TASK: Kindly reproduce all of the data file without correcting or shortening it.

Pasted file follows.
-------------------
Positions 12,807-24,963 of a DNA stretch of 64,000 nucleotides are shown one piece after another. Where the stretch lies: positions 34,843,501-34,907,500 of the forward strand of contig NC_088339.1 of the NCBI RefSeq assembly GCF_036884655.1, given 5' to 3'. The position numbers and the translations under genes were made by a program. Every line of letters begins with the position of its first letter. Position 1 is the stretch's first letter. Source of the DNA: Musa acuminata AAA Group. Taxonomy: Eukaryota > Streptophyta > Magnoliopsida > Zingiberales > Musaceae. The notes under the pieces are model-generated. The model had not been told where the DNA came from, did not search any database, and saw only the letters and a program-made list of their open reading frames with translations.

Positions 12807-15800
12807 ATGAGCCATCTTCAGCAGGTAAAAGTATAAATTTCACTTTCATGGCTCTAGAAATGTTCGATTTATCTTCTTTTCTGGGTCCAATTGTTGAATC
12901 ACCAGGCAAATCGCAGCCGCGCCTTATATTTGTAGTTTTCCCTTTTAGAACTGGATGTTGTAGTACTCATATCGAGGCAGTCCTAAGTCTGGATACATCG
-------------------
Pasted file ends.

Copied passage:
Positions 12,807-24,963 of a DNA stretch of 64,000 nucleotides are shown one piece after another. Where the stretch lies: positions 34,843,501-34,907,500 of the forward strand of contig NC_088339.1 of the NCBI RefSeq assembly GCF_036884655.1, given 5' to 3'. The position numbers and the translations under genes were made by a program. Every line of letters begins with the position of its first letter. Position 1 is the stretch's first letter. Source of the DNA: Musa acuminata AAA Group. Taxonomy: Eukaryota > Streptophyta > Magnoliopsida > Zingiberales > Musaceae. The notes under the pieces are model-generated. The model had not been told where the DNA came from, did not search any database, and saw only the letters and a program-made list of their open reading frames with translations.

Positions 12807-15800
12807 ATGAGCCATCTTCAGCAGGTAAAAGTATAAATTTCACTTTCATGGCTCTAGAAATGTTCGATTTATCTTCTTTTCTGGGTCCAATTGTTGAATC
12901 ACCAGGCAAATCGCAGCCGCGCCTTATATTTGTAGTTTTCCCTTTTAGAACTGGATGTTGTAGTACTCATATCGAGGCAGTCCTAAGTCTGGATACATCG